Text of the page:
News — 20 September 2017

Calls for service up in 2016, domestic violence calls down, break and enters on the rise
By Dryden Observer Staff

The Dryden Police Service delivered their 2016 Annual Report to Council a little later than expected.

Chief Doug Palson presented the report to council on Monday night as it was not able to be presented during Council’s short summer schedule.

One of the highlights for 2016 was the development and release of DPS 2016-2018 business plan which sets our priorities over the coming years and will provide director for the police service.

Palson pointed out another significant change was the restructuring of the Patrol Division which allowed for greater supervision and accountability. They also installed GPS tracking units in all of the police vehicles. 

DPS was also proud to speak about the establishment of the Auxiliary Constable Program. Auxiliary officers allowed for greater visibility and presence in the community as well as much needed additional resources for community events and crime prevention programs.

Several of the DPS members also received Trainer level certification in the Road to Mental Readiness Program, which is sanctioned by the Ontario Association of Chiefs of Police and the Mental Health Commissioner of Canada.

The DPS was constantly in the community in 2016 with their fulltime Community Services officer who attends various school and community functions such as Cops and Kids fishing event that is held annually at the Government Dock.

On the numbers side of things 2016 showed a decrease in motor vehicle collisions investigated within the city of Dryden while traffic related incidences saw a sharp rise over 2015.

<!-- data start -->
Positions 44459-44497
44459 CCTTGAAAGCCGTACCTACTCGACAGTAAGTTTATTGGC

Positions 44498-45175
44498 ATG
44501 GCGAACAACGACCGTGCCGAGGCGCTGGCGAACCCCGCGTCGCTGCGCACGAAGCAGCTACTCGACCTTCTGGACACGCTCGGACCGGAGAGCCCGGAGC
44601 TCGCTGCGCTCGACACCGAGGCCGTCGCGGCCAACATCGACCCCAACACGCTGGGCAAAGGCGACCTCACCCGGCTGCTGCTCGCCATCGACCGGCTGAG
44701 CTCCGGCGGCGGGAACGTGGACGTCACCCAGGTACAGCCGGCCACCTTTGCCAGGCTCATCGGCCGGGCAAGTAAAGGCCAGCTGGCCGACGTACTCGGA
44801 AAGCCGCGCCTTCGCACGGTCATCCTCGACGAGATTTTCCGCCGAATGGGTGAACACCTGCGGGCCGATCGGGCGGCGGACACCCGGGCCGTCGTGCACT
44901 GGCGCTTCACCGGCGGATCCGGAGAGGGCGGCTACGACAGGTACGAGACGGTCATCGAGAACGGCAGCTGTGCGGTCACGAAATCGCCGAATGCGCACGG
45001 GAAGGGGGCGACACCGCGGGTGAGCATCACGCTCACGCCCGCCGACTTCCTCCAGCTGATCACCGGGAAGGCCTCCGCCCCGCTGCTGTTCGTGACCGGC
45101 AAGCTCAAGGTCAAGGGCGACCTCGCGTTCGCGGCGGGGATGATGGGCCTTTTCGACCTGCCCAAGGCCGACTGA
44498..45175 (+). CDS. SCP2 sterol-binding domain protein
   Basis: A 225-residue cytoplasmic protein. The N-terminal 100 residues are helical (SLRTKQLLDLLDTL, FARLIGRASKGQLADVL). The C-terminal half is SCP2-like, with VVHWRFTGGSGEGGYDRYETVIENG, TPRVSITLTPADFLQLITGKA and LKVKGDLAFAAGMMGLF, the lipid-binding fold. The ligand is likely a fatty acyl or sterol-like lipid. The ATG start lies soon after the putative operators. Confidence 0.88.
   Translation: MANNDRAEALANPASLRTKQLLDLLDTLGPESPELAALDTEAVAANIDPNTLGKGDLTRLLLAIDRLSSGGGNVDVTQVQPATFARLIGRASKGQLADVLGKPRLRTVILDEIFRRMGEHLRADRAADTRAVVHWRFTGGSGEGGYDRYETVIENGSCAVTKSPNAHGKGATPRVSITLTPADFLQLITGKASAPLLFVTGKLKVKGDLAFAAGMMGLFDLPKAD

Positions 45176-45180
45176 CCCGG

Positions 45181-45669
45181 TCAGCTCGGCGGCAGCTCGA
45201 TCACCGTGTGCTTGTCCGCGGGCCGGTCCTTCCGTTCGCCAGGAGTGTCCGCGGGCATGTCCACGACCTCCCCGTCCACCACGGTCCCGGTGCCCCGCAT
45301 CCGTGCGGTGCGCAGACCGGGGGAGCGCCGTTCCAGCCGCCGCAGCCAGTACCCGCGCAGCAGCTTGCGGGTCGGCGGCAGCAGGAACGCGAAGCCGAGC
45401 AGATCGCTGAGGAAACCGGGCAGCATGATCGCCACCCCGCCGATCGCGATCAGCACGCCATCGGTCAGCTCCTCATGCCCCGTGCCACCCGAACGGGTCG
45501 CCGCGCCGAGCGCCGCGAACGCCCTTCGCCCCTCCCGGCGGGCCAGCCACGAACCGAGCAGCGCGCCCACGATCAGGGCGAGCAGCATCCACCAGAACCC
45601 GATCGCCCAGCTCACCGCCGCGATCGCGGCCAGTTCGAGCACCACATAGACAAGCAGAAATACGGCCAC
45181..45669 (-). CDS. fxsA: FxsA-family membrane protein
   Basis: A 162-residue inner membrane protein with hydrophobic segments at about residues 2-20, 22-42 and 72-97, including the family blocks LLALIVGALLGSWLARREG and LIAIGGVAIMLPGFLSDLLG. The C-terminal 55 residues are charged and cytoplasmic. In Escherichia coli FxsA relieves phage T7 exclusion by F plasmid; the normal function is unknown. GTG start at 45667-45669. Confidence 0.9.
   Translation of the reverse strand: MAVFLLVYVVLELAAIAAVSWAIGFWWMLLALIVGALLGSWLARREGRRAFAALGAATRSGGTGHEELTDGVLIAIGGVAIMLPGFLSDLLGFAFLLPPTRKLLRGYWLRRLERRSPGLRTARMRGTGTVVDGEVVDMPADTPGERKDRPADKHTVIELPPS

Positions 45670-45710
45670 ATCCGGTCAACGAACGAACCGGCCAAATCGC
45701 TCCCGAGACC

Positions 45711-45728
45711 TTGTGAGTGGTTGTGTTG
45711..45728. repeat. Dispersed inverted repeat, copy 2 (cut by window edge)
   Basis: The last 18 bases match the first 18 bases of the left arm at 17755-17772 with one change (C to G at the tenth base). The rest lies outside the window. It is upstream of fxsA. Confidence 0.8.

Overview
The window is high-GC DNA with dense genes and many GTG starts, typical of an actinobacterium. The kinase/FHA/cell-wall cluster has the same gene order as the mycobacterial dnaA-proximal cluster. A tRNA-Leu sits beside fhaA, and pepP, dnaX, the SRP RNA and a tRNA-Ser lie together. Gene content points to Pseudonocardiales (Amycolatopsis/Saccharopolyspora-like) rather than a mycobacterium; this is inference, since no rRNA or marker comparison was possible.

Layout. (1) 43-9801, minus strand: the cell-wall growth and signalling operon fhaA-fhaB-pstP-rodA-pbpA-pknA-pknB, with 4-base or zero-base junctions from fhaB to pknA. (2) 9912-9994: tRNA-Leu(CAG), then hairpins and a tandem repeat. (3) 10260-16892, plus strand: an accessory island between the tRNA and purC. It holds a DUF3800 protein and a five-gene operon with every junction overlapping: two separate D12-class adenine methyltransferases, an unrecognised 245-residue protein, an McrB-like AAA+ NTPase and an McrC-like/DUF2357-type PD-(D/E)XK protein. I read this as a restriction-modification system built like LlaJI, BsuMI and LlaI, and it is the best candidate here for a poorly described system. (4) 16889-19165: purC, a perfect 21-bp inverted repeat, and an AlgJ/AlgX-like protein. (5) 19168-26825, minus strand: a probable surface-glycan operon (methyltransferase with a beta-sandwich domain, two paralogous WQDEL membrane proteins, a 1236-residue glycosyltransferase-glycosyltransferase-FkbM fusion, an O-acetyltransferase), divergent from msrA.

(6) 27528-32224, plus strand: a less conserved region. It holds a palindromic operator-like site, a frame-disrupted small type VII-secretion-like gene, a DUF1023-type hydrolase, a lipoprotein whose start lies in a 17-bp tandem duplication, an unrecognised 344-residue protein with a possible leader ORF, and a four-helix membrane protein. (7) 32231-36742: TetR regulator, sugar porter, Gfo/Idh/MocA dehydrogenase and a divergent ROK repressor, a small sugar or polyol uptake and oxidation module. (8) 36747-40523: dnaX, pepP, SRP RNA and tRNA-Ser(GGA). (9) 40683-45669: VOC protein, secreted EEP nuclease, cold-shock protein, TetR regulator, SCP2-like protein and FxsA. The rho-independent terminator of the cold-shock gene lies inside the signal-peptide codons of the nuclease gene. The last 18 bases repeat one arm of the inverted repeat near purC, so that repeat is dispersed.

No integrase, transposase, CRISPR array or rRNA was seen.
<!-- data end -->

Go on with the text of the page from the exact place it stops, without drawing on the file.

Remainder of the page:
Domestic violence calls continue to make up a large number of reported incidents for the DPS, however, in 2016 the call volume was significantly lower with only 135 reported incidents compared to 190 the previous year.

Palson spoke to the reality of drugs in the community, he says there has been a slight increase to drug related offences but that can be seen across the country.

Break and Enter was also discussed as the number of incidences had raised from 32 to 48. Palson said that many of the offenders are known in the community and that they come and go from different communities before leaving town again.

Overall calls for service were up to 6391 in 2016 from 5595 in 2015.

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About Author

Chris Marchand is a native of Dryden, Ontario. He served his first newspaper internship at The Dryden Observer in 1998 while attending journalism studies at Thompson Rivers University in Kamloops B.C. He's worked desks as both reporter and editor at the Fernie Free Press as well as filled the role of sports editor at the Cranbrook Daily Townsman. Marchand was named editor of the Dryden Observer in Aug. 2009.

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